ReMix: Final Fantasy IX "Crystalline Tempest"
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- Game: Final Fantasy IX (Square, 2000, PS1)
- ReMixer(s): Archangel
- Composer(s): Nobuo Uematsu
- Song(s): "Crystal World"
- Posted: 2015-09-09, evaluated by djpretzel
- Album: Featured on Final Fantasy IX: Worlds Apart
- Terms (BETA): choir cinematic classical dark harp middle-eastern orchestral solemn strings woodwinds
Final Fantasy IX: Worlds Apart is a diverse album that represents the compositional variety of the game's soundtrack; that's something we pride ourselves on doing often & unapologetically, rather than always sticking to a single genre or strictly more "popular" genres for (perhaps...) more widespread appeal. Testify. At any rate, our flood now moves into haunting, cinematic territory with a gorgeous orchestral, choral, & vaguely Middle Eastern lament from Archangel, who exercises brilliant restraint & sublime detail; Jaka writes:
"The twin track of "Prelude to Fantasy," another of my arrangements on this album. While "Prelude to Fantasy" conveys balance, order, and purity, "Crystalline Tempest" is the soundtrack to distortion, deception, and chaos. The arrangement follows the heroes' journey through the Crystal World as they gaze in wonder at the twisted crystal passageways, battle Kuja's minions, and finally come to the end of the road, where Kuja greets them in front of the Crystal of Memory: "Nice of you to come.""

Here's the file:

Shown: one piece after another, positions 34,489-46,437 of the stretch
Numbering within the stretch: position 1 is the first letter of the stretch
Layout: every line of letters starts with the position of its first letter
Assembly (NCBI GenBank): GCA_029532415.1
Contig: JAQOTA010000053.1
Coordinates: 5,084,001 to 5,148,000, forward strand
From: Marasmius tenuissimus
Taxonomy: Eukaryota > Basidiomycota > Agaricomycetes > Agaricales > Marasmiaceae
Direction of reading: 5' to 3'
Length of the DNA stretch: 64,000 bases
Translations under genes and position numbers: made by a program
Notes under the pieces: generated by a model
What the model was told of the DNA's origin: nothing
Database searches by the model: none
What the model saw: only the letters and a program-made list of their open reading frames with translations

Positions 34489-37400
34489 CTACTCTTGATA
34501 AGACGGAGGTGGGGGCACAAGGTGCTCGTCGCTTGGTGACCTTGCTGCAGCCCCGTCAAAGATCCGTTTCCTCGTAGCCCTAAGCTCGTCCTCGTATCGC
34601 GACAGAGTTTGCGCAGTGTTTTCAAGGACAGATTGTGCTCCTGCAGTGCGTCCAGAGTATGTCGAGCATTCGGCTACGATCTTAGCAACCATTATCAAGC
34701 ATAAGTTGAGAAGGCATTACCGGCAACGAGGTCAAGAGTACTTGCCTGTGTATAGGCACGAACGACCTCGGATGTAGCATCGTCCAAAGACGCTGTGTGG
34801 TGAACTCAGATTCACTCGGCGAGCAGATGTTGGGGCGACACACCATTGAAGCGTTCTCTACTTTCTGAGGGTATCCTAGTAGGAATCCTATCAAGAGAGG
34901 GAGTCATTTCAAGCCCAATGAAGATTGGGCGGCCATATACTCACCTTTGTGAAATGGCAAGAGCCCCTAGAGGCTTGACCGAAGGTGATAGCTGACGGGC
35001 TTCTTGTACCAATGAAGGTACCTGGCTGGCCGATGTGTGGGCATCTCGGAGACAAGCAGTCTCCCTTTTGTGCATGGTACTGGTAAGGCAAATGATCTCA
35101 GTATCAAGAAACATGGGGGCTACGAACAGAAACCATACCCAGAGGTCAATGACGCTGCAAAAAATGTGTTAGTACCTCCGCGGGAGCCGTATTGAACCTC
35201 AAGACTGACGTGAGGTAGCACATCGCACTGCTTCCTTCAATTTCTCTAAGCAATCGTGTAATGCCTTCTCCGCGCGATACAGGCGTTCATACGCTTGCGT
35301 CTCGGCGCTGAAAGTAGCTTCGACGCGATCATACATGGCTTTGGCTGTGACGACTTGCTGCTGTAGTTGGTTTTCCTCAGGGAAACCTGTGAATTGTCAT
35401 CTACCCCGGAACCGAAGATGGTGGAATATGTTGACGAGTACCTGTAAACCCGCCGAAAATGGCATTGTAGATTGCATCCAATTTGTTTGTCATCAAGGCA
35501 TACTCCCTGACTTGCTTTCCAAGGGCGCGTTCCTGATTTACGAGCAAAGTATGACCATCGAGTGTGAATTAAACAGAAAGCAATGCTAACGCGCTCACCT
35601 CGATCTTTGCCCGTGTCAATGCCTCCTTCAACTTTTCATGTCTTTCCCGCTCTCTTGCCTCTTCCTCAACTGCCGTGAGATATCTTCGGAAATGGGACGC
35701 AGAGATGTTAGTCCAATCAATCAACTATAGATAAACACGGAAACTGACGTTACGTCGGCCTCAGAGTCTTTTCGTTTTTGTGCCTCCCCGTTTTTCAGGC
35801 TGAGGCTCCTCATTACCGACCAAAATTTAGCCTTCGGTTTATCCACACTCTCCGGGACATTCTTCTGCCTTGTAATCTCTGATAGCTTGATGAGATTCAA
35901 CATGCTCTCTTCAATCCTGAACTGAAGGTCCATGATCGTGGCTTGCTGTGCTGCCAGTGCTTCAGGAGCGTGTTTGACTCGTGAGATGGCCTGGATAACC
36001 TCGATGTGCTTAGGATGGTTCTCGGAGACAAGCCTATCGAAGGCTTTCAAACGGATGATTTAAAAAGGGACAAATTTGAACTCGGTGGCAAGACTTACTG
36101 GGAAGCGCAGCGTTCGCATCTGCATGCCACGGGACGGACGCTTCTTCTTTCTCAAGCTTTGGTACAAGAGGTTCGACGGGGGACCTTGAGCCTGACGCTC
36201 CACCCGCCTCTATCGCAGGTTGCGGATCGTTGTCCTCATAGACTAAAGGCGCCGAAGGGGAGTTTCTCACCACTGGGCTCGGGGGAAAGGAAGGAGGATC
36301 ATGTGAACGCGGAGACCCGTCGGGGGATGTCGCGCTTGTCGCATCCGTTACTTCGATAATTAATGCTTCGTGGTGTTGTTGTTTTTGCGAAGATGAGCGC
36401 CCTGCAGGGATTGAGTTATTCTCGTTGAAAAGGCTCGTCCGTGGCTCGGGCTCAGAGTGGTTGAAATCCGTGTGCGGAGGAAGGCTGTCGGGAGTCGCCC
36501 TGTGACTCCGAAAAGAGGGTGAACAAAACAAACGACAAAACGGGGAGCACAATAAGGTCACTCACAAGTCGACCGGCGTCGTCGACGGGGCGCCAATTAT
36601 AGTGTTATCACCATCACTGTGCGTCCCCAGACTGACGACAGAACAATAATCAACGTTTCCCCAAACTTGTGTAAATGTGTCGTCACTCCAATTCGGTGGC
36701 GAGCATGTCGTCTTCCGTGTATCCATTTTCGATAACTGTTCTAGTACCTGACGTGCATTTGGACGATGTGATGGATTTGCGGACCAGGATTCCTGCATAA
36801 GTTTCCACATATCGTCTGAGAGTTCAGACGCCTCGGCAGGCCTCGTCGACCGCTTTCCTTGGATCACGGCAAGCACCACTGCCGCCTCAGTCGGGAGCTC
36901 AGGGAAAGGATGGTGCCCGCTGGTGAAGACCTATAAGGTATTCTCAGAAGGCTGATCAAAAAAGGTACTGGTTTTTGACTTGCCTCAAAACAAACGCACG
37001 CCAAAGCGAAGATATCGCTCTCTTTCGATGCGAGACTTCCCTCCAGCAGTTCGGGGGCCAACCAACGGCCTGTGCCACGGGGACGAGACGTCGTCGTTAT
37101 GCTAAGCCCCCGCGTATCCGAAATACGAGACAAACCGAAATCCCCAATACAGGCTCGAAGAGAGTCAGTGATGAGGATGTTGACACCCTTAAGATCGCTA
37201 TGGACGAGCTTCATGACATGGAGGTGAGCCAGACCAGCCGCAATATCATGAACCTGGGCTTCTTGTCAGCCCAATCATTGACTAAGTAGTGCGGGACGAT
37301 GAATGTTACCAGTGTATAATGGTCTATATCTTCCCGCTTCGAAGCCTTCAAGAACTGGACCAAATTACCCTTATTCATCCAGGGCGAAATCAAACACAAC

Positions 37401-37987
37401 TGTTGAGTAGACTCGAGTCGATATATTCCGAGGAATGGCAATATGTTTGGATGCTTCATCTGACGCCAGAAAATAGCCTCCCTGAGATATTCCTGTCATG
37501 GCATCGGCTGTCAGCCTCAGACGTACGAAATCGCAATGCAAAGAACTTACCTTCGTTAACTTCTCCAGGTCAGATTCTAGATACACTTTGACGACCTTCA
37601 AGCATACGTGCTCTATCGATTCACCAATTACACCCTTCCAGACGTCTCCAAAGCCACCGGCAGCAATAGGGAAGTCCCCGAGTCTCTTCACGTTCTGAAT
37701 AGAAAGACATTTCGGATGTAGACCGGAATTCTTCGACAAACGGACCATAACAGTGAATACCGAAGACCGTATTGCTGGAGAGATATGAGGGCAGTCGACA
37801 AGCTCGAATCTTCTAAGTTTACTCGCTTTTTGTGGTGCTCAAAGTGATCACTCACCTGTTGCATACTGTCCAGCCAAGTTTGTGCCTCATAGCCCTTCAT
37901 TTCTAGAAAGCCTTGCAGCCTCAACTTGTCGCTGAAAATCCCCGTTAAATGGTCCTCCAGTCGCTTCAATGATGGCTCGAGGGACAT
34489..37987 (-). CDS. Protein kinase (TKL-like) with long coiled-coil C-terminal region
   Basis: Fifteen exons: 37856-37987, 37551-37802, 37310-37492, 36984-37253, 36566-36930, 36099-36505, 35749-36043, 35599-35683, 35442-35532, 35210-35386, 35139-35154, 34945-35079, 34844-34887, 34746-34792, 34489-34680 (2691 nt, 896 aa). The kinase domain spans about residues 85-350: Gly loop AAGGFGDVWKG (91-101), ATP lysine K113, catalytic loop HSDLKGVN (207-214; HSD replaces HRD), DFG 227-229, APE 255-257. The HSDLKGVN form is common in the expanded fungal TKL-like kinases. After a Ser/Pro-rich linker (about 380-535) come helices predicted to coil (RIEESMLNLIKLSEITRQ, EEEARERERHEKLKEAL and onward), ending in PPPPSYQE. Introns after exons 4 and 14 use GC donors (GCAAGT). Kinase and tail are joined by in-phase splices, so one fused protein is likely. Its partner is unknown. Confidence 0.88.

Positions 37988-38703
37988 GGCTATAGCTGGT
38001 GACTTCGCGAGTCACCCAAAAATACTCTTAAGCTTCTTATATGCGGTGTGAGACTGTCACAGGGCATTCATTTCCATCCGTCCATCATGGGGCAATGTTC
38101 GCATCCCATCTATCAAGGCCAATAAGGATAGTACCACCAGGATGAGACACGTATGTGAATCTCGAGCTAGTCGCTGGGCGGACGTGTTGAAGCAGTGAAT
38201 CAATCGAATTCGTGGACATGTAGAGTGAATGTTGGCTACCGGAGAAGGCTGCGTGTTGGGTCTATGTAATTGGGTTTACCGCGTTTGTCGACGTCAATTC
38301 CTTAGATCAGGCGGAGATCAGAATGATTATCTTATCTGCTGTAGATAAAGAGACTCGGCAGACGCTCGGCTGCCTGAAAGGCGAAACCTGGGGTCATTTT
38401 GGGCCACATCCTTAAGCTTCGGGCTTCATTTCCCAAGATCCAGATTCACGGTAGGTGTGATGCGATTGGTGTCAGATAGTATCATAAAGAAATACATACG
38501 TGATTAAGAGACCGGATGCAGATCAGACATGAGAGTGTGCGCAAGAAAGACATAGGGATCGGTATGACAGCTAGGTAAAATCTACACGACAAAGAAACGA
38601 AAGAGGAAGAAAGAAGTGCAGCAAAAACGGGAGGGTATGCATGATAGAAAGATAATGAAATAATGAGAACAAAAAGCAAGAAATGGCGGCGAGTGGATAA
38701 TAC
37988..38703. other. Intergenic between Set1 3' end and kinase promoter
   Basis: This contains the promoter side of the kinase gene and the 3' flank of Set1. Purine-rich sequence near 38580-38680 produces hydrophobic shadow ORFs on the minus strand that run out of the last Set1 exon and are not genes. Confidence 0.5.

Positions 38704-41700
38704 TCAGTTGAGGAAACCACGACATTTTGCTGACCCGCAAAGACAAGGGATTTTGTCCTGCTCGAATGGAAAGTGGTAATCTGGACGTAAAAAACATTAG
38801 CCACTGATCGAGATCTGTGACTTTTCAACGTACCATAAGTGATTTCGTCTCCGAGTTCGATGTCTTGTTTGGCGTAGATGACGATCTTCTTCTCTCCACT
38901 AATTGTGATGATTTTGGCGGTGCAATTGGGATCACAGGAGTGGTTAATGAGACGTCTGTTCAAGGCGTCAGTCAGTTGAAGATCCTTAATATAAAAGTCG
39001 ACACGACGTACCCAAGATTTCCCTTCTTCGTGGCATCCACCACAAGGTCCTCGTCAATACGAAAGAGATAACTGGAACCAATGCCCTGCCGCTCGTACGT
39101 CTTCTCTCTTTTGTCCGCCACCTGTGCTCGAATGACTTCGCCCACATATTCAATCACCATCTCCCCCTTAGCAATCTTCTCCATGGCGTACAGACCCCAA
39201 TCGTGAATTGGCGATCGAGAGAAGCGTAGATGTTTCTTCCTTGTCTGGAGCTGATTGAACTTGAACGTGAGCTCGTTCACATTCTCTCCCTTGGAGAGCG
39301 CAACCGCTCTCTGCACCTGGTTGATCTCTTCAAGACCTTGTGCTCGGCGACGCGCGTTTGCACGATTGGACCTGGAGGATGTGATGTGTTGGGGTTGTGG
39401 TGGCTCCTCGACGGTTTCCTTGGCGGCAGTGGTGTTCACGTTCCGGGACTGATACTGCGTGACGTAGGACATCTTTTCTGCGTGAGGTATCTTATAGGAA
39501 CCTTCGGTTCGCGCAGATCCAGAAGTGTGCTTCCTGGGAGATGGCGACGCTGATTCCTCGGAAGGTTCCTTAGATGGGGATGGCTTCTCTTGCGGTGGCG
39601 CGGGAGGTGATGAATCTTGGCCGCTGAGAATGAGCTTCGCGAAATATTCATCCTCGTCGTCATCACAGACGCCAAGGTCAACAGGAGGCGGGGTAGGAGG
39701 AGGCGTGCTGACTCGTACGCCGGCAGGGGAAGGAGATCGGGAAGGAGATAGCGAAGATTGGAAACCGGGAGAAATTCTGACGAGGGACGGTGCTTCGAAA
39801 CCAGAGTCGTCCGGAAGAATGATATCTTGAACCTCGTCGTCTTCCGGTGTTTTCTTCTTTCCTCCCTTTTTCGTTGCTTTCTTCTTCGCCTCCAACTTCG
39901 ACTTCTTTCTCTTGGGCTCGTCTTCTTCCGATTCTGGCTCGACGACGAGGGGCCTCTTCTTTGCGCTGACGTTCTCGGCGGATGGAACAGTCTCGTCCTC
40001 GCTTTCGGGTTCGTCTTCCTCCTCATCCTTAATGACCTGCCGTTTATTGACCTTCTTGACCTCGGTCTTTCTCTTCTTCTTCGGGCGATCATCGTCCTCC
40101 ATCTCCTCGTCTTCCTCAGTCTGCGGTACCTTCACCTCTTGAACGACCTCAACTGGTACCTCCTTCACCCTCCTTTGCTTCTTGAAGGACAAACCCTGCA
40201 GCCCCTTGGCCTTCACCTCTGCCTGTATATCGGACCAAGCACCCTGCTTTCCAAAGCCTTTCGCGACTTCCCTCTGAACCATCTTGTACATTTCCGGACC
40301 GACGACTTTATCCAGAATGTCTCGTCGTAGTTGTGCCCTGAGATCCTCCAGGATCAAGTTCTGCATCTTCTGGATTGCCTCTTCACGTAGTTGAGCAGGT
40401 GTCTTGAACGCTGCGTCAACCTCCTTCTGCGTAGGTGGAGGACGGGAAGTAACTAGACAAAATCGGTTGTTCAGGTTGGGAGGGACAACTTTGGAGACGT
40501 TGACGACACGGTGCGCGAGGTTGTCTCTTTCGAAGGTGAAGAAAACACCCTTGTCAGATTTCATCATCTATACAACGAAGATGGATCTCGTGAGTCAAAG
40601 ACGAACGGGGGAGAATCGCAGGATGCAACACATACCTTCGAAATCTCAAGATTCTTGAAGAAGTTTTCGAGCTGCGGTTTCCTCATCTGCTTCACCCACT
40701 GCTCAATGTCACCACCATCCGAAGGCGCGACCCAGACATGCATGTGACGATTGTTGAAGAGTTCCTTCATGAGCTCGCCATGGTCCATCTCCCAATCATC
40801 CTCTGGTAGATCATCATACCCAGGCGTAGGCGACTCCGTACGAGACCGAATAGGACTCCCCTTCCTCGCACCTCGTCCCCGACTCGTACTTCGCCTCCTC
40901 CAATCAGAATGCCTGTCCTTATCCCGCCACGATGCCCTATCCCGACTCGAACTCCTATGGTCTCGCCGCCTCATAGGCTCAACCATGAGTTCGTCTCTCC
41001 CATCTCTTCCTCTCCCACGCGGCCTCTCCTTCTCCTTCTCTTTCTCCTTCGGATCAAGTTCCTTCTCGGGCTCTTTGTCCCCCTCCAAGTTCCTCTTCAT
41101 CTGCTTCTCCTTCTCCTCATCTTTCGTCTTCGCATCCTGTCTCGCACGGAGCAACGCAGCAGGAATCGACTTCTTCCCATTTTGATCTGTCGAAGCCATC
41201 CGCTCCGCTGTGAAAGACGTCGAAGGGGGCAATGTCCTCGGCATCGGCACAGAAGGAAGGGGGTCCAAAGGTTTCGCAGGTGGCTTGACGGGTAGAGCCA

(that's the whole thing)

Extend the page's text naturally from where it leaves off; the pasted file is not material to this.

When I think of musical distortion & chaos, I might think more of dubstep or heavy metal, but to me this conveys the tragedy of ACTUAL chaos, the sadness of deception & distortion on a profound scale. There's evoking the concept itself, and then there's evoking how someone might feel ABOUT the concept, in other words. Archangel does the latter here with a piece that very much deserves your attention; album director Cain McCormack writes:
"Archangel contributed several orchestral arrangements but I particularly enjoyed this one. It sits just before the two rock epics of the final battles and really gets the sense of dread and impending doom going. It's a really sinister re-imagining of the "Prelude.""
The word "evocative" hardly does this arrangement justice; Jaka has taken the prelude/source and created a desolate landscape that paints itself before your very eyes; thunderous, comparatively loud percussion echoes in clouds of rising & falling harpeggios, restrained choral beds, a passionate wind lead (sounds like a duduk?), and tons of subtle details. The artist incorporates modern/electronic components & FX sparingly - they never dominate, only accentuate, maintaining a more organic, old school brand of apocalypse. Superb, utterly atmospheric work.